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UCLA Operation Mend

Operation Mend Update

This video is also available in Windows Media at http://streaming.uclahealth.org/opmendupdate/

It takes a team to rebuild lives:  UCLA staff gives back to honor wounded soldiers

"Operation Mend's" first patient, Cpl. Aaron Mankin, 26, returned to UCLA for the final stretch of his reconstructive surgery.  Injured by an improvised explosive device in Iraq in 2005, Mankin has undergone a series of facial reconstructive surgeries at UCLA over the past year as part of the collaborative pilot program between Ronald Reagan UCLA Medical Center and Brooke Army Medical Center (BAMC) in San Antonio, Texas.

"I am in the hands of professionals who want nothing more than the best they can give me," Mankin said. "Now I get to go back to the guys at BAMC and say, ‘Hey, look at me, we can make this happen.'"

The surgeries have been led by Dr. Timothy Miller, chief of reconstructive surgery at Ronald Reagan UCLA Medical Center, who is also a military veteran.

"I want these young men and women to look their very, very best. If we continue to see improvement with each operation, then we will go as long as necessary to get the best result we can," Miller said.

Currently, there are nine soldiers in the "Operation Mend" program. During treatment, patients and their families are housed with "buddy" families throughout Los Angeles and at UCLA's Tiverton House, a hotel adjacent to the hospital campus designed to meet the needs of patients receiving treatment at UCLA.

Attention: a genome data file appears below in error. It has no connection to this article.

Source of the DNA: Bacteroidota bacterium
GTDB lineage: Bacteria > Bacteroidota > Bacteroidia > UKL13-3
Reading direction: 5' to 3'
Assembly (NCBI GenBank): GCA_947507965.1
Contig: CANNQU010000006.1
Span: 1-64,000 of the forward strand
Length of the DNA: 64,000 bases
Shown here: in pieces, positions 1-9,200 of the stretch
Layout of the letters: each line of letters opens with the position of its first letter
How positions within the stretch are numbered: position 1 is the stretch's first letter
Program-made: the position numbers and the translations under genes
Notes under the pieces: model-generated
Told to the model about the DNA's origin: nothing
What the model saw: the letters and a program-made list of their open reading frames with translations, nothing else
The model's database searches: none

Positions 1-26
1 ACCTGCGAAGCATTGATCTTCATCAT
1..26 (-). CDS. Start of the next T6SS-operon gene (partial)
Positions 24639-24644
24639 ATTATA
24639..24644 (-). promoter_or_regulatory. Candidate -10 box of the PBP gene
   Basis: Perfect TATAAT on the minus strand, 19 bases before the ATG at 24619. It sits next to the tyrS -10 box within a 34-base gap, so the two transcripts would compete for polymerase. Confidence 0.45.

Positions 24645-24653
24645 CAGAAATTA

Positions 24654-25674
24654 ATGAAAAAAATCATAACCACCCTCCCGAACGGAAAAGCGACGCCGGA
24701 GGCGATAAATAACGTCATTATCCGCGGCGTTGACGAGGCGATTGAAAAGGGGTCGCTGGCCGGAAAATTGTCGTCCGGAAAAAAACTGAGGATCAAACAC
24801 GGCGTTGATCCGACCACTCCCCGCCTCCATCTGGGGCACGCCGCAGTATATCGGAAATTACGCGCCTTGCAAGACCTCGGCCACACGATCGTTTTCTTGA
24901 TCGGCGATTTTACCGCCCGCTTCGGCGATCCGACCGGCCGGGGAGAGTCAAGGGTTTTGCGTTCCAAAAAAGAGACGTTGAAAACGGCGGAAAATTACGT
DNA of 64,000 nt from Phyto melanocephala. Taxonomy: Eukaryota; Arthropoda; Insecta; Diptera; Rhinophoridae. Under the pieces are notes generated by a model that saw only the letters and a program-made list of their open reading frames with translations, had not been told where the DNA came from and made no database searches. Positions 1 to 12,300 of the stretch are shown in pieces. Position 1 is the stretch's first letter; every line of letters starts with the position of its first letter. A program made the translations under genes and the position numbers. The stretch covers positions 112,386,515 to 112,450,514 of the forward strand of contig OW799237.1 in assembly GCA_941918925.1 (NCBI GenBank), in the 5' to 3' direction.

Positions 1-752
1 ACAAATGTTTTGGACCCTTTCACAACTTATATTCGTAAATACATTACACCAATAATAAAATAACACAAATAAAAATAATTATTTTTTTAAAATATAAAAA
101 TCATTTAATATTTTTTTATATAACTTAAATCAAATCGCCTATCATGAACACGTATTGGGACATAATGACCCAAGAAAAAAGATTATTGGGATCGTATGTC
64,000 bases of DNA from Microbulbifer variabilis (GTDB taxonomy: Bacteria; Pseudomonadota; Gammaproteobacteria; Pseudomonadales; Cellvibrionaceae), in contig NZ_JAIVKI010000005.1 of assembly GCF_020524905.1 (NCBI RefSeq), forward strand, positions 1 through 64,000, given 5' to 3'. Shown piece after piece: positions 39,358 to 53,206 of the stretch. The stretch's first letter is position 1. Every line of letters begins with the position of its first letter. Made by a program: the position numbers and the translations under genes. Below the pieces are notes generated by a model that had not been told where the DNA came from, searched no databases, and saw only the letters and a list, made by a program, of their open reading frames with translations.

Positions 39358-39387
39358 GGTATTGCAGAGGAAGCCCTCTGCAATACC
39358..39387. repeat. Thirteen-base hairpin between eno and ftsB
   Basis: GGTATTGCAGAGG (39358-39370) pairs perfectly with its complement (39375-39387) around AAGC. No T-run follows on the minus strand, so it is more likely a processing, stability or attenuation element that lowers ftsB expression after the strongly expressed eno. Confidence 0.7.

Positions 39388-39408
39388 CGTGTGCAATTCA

"We are a home away from home for families of patients at Ronald Reagan UCLA Medical Center. If we can do something in even a small way to help these people who have helped us, who have put their lives on the line for us, it means a great deal to our staff," said Diana Fuchs, general manager of Tiverton House. "If we can help their families be more comfortable in a difficult time, it makes us feel that we are doing something."

"It is more than an honor to take care of these men who have given so much," said UCLA clinical nurse specialist and former U.S. Army nurse Priscilla "Patti" Taylor, who volunteered to serve as Mankin's case manager and is helping to coordinate his care at UCLA. "This community respects them for their sacrifices to their country so that we can have our freedom here."

"It's a heartwarming experience to get to know these soldiers and their families," said Carolyn Casillas, "Operation Mend" surgery coordinator. "It is a long process, but I'm glad they get to come to L.A. and see the sights and have a good time while they're having treatment."

"It is easy to be motivated to give back to them," said Dr. Christopher Crisera, assistant professor, plastic and reconstructive surgery, David Geffen School of Medicine at UCLA.

"For me, it is particularly gratifying," Miller said. "If these young men and women are happy, then I'm happy."

Melanie Gideon, "Operation Mend" coordinator, summed up the experience:  "There are so many ways to help the soldiers who have helped this country. The people at UCLA behind the scenes making the big decisions really care about the people on the other side of the decisions."

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